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Trust Building (Michigan Trust Company Building)

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Michigan Trust Company Building
1891–1892, Solon S. Beman; 1913, 1920s additions, Henry Crowe. 40 Pearl St. NW
  • (Photograph by Catherine Boland Erkkila)
  • (Photograph by Catherine Boland Erkkila)

This early office skyscraper marked Grand Rapids as the financial center of outstate Michigan. Anton G. Hodenpyl, Lewis H. Withey, Willard Barnhart, Darwin D. Cody, and other Grand Rapids and western Michigan businessmen organized the Michigan Trust Company in 1889 and built the bank and office building two years later. The building is a major Michigan work of Chicago architect Beman. It resembles his Pioneer Press Building of 1888–1889 in St. Paul, Minnesota. The Richardsonian Romanesque building rises in four stages to a flat roof, its windows decreasing in size within their round-arched groupings as they progress upward from the huge round-arched openings of the rusticated coursed sandstone base. To protect against fire, the steel and iron frame is sheathed with fire tiles, floors are constructed of hollow tile and concrete, and exterior walls are clad in red sandstone, brick, and terra-cotta. Historian Leonard K. Eaton (in correspondence with the author) has discovered that “it [the Trust Building] is one of several buildings across the country which are variants on Root's Rookery (Chicago, 1884).” In 1913 two ten-story sections were added to the rear, and in the 1920s, the eleventh floor was added.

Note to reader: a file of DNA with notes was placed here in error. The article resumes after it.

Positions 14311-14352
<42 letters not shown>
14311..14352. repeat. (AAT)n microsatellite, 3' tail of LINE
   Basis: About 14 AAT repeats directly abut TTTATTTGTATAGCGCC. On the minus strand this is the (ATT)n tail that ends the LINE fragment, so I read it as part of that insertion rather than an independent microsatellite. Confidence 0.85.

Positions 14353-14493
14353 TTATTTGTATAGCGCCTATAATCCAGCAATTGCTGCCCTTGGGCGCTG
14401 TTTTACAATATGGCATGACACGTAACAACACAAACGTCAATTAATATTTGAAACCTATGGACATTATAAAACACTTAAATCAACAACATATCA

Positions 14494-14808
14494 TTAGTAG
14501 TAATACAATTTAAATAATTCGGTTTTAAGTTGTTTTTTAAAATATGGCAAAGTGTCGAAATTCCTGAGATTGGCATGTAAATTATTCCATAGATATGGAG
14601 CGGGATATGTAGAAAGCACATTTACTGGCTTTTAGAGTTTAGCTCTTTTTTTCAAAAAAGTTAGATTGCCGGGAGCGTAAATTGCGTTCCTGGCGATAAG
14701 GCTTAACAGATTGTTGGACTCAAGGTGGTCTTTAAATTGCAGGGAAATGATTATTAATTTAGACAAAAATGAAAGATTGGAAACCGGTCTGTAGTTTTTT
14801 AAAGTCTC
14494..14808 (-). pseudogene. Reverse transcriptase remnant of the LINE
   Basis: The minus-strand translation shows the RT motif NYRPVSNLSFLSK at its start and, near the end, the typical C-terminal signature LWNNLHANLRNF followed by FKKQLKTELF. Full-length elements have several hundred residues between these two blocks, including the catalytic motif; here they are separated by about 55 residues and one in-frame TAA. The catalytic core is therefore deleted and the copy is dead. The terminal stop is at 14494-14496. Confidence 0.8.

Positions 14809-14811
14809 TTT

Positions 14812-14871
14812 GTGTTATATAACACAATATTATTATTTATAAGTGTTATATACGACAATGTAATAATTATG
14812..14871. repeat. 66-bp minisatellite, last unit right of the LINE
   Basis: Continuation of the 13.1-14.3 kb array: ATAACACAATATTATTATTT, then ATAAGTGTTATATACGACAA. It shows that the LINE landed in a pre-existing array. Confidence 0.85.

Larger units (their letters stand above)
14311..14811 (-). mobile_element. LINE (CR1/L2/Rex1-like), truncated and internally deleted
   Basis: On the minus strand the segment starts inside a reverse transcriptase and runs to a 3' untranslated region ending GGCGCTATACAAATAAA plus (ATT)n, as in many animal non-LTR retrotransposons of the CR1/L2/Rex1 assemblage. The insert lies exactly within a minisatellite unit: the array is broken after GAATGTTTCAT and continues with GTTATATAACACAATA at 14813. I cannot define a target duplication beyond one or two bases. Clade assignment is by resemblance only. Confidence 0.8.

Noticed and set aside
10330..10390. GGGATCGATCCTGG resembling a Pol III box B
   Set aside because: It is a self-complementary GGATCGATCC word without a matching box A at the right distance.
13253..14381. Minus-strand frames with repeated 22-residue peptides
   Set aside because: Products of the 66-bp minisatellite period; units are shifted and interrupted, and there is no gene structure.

Writing Credits

Kathryn Bishop Eckert

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